Protestors Demonstrate as Deep-Sea Mining Vessel Completes Trial
Greenpeace activists from Mexico and New Zealand renewed their protests over deep-sea mining again targeting the drill ship Hidden Gem, as it returned from its first test mission in the Pacific. The vessel has been the target of past previous environmentalists’ protests over the controversial practice of extracting precious minerals from the deep sea.
The Hidden Gem (61,000 dwt) is a converted drill ship, operated by Swiss company Allseas and commissioned by Canadian miner The Metals Company. While the vessel was undergoing its conversion in Rotterdam in preparation for the new role it was targeted, and again at the end of last week as it arrived off the coast of Manzanillo, México after eight weeks of test mining.
Activists from Greenpeace protested in kayaks holding banners that read “Stop Deep Sea Mining,” as the vessel reached Mexico. Greenpeace Aotearoa campaigner James Hita, onboard a small vessel off the Manzanillo coast, also delivered a message of protest to the captain of the Hidden Gem via radio. The protest was mostly symbolic to draw attention to their cause.
Hita repeated Greenpeace’s position that deep-sea mining will not be tolerated. He read a statement over the radio saying, “We are here today because deep sea mining threatens the health of the ocean and the lives and livelihoods of all who depend on it. The ocean is home to over 50 percent of life on Earth and one of our biggest allies in fighting the climate crisis. We will not stand by while mining companies begin to plunder the seafloor for profit.”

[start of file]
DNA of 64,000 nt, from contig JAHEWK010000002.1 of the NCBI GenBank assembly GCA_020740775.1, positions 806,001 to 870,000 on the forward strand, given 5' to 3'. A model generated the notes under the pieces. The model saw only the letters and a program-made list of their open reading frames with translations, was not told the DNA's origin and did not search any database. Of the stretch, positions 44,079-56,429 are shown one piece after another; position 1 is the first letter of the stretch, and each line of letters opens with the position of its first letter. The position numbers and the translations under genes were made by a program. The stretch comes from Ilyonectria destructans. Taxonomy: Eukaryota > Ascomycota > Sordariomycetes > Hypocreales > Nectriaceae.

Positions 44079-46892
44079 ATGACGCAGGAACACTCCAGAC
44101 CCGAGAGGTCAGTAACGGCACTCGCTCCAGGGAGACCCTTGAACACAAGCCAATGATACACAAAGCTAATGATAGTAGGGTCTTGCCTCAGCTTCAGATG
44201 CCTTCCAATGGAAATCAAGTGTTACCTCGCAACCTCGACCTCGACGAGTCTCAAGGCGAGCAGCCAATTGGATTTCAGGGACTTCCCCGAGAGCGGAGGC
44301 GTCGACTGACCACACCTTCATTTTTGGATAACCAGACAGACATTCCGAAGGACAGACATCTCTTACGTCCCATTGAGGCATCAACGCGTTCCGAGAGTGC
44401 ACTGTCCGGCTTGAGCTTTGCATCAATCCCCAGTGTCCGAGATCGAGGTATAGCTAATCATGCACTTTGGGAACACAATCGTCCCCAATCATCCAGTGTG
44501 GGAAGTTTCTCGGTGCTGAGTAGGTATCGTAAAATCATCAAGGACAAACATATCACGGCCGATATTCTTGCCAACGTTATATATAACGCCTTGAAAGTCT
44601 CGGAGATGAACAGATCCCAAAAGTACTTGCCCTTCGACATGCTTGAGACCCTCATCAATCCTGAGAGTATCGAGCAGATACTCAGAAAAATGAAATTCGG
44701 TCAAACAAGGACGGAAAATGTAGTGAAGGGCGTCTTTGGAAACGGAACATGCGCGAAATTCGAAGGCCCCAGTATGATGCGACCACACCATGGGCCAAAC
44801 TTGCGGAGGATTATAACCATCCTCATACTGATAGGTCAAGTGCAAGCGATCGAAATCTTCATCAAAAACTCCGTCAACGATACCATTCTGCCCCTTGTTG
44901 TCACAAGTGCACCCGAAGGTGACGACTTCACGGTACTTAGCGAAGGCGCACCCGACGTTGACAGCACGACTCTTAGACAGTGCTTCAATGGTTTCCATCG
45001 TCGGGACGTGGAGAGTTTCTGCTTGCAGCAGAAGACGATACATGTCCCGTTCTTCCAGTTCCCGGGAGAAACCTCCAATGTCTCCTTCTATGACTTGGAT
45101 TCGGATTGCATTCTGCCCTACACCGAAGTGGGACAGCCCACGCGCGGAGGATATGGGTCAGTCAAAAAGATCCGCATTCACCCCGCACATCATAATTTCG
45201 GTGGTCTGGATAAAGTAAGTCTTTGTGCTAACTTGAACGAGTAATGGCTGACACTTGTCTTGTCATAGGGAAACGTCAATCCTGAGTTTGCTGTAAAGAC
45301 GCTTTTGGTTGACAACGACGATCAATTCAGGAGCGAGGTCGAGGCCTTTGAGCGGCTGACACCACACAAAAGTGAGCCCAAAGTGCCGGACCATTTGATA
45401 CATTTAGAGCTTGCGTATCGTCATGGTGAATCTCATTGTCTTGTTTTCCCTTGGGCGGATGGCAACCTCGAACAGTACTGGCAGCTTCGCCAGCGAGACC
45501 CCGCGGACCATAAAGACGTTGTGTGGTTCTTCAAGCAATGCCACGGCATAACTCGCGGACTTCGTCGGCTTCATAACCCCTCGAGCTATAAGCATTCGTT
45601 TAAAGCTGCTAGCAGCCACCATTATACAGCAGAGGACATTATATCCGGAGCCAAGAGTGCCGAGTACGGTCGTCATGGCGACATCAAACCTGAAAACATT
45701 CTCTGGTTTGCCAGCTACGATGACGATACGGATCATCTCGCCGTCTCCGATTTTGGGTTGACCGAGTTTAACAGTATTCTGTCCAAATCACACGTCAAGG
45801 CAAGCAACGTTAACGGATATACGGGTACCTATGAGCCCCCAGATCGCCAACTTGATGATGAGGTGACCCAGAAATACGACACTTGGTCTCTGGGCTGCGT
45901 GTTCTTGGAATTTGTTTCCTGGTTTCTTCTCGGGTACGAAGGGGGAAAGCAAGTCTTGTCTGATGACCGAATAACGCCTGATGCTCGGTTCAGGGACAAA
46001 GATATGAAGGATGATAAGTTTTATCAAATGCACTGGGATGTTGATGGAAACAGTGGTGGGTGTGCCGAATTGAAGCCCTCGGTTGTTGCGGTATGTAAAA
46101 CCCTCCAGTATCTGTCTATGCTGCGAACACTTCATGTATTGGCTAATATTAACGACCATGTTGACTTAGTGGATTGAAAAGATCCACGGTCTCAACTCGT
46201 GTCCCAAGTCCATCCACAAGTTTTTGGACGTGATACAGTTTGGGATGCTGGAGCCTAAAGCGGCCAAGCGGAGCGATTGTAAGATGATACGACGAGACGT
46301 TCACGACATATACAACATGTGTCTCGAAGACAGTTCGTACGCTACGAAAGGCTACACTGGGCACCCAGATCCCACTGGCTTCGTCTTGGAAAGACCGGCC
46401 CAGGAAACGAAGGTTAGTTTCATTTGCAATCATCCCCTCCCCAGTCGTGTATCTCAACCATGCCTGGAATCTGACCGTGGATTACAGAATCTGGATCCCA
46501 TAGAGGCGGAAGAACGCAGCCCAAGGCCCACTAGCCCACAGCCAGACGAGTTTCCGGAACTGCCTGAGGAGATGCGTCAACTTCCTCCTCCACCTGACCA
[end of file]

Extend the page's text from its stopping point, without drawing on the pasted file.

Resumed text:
The Hidden Gem deployed in early October to the Clarion Clipperton Zone between México and Hawaii. The vessel carries a crawler designed to collect manganese nodules, small grape- to potato-sized accumulations that grow on the ocean floor which can contain about 1.5 percent nickel, 1.0 percent copper, 30 percent manganese, and about 0.25 percent cobalt, along with traces of rare earth metals, according to the International Seabed Authority. The vessel has a robotic nodule collection system along with a lift system using compressed air to bring the material to the surface. The vessel was expected to lift 3,000 tons of polymetallic nodules from the seafloor in the trial that just concluded.
The Metals Company previously called the tests a historic moment in the development of this industry. The company noted that the trials would be monitored by independent scientists from a dozen leading research institutions around the world who will analyze the environmental impacts of both the pilot nodule collector vehicle and the nodule riser system. They plan to analyze the results of trial and previous offshore campaigns to provide the basis of an application to the International Seabed Authority for an exploitation contract. Greenpeace expects that application will be filed in 2023.
Greenpeace highlights that the governments of Palau, Samoa, Fiji, Micronesia, Chile, and New Zealand have all declared that they would back a deep-sea mining moratorium. Germany has said it would back a precautionary pause, while last week at the UN COP27 conference in Egypt, French President Emmanuel Macron recently called for a ban on the process.
Last December, Greenpeace also targeted the vessel climbing aboard to hang banners against deep-sea mining. Two months later, protestors from Ocean Rebellion also targeted the vessel for their protests tied to the One Ocean Summit which was being held in France. The Hidden Gem, which is registered in Malta, is currently anchored in Manzanillo having completed its test mining program.